Joint superannuation accounts touted as fix for gender savings gap
Joint superannuation accounts should be introduced to bridge the retirement savings gap between men and women, a key industry executive has said.
And Assistant Superannuation Minister Senator Jane Hume said she is open to bringing them in.
Just a week after the Morrison government was criticised for handing down a blue budget for a pink recession, Aware Super CEO Deanne Stewart told an online forum hosted by Household Capital that women were retiring with 43 per cent less in their superannuation than men.
Ms Stewart said wage differences accounted for two-thirds of the savings gap – which was calculated from an analysis of Aware Super’s one million members – and career breaks accounted for the remaining one-third.
“Now, those wage differences are for various different reasons,” she said.
“They might be the different types of roles that they’re in; the fact that women tend to work more part-time; and then, thirdly, that gender pay gap.”
Ms Stewart said raising the superannuation guarantee to 12 per cent of wages, as is currently legislated, would “without a doubt” be the most effective solution to the problem.
But she provided several other suggestions, too.
“One is actually to consider joint super accounts,” Ms Stewart said.
“If you think about it, in many households, you’ve got most partners working, and the ability to contribute into the super fund if someone is taking time out or taking career leave.
“But also, later in life, if there is a separation in the family, that actually really assists in having a much more equal super balance. So that’s one thing to consider.”
Superannuation consultants Mercer and research house Rice Warner put forward similar suggestions as part of their submissions to the Retirement Incomes Review – the final report for which has been sitting on the Treasurer’s desk since July.
Senator Jane Hume, who is the minister responsible for superannuation, also took part in the online forum and was also asked about the difference in retirement savings between men and women.
“Superannuation on paid parental leave is something that I know has come up over and over again and is something that is probably worth considering,” she said, when asked about potential solutions.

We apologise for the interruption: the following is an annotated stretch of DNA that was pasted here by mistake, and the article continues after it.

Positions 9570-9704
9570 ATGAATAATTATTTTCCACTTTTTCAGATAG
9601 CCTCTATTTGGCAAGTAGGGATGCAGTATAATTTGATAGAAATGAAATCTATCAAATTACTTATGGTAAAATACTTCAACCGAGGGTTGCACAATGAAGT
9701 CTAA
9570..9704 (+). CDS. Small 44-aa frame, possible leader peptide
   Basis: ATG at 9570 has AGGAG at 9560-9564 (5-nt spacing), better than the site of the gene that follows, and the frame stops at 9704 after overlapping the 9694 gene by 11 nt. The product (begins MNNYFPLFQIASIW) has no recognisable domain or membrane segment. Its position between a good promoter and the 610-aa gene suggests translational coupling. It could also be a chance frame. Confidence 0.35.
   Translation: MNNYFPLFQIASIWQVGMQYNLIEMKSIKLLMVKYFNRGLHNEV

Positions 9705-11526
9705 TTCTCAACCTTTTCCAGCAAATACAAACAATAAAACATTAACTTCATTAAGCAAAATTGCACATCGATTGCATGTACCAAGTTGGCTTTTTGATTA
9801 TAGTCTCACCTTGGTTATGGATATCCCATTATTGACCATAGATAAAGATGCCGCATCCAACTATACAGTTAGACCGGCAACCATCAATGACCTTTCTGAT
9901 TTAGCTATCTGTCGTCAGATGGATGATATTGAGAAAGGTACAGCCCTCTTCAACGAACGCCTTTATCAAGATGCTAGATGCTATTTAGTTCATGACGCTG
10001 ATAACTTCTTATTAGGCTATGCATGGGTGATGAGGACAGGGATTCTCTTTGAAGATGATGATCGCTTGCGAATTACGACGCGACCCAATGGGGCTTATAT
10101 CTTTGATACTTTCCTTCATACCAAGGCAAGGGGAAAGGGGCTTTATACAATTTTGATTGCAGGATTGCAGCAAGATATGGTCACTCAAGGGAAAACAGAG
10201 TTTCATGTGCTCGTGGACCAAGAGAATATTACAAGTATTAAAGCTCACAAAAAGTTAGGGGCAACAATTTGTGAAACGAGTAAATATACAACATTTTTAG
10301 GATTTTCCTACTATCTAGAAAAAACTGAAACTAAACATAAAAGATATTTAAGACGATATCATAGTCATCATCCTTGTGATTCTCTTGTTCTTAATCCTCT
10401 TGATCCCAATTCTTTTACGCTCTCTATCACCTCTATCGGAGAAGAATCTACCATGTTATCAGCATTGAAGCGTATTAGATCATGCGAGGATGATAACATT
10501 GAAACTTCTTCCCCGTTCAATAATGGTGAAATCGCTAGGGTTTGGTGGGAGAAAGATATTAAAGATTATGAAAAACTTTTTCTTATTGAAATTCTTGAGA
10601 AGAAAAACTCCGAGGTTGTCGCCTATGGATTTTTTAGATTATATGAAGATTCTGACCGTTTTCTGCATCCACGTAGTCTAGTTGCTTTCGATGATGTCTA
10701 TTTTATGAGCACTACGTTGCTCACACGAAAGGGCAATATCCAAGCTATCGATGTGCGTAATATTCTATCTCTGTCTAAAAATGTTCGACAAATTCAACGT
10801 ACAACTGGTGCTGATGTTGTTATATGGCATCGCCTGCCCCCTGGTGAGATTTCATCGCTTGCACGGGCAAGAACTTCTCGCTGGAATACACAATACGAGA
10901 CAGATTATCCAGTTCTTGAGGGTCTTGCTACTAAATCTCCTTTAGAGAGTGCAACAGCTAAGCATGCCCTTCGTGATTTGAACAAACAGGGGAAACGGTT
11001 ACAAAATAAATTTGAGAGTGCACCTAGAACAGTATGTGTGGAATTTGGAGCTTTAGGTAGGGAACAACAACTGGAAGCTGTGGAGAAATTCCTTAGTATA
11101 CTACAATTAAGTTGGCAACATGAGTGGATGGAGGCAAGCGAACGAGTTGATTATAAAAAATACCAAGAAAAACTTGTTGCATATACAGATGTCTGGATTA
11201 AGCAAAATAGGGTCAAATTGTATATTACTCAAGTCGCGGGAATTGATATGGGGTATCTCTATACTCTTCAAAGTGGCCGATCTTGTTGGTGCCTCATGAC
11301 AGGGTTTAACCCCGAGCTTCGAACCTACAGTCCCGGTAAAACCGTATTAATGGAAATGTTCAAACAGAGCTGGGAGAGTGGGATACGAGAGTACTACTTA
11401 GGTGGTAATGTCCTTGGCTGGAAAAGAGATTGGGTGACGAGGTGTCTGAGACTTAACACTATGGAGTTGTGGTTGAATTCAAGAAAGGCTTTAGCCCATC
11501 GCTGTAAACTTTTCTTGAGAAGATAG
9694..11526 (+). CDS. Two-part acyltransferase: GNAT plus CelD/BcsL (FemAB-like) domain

“The joint accounts – I quite like that idea and it’s something that should be considered also.
“However, we also know that those that are retiring – particularly women – on that lower superannuation balance tend to be singles, so I don’t know whether joint accounts necessarily would solve that problem either.
“But I think it’s worth consideration.”
Senator Hume said the savings gap between men and women was caused by “a design fault with superannuation, because super will always be reflective of your working life”.
She said the solutions fell into two categories: Superannuation policies that compensate for gender inequality experienced during members’ working lives, and broader policies aimed at levelling the playing field for women before they enter retirement.
“And I’ve got to say, one of the things I was most proud of, at the beginning of this year, was that we had a higher rate of female participation rate in the workforce than we had ever seen before,” Senator Hume told the online forum.
“The gender pay gap had closed accordingly, from around 17.5 per cent four or five years ago, to around 14.2 per cent at the beginning of this year.
“That made a real difference, and would be making a difference to that gender retirement gap.”
Many advocates would challenge Senator Hume’s rosy outlook, though.
Although the gender pay gap fell to a record low at the beginning of the year, experts say the pace of progress had slowed dramatically in recent years.
And the latest Financy Women’s Index shows the pandemic has added four years to the estimated time it will take to achieve economic gender equality in Australia – meaning a level playing field between men and women is now at least 36 years away.
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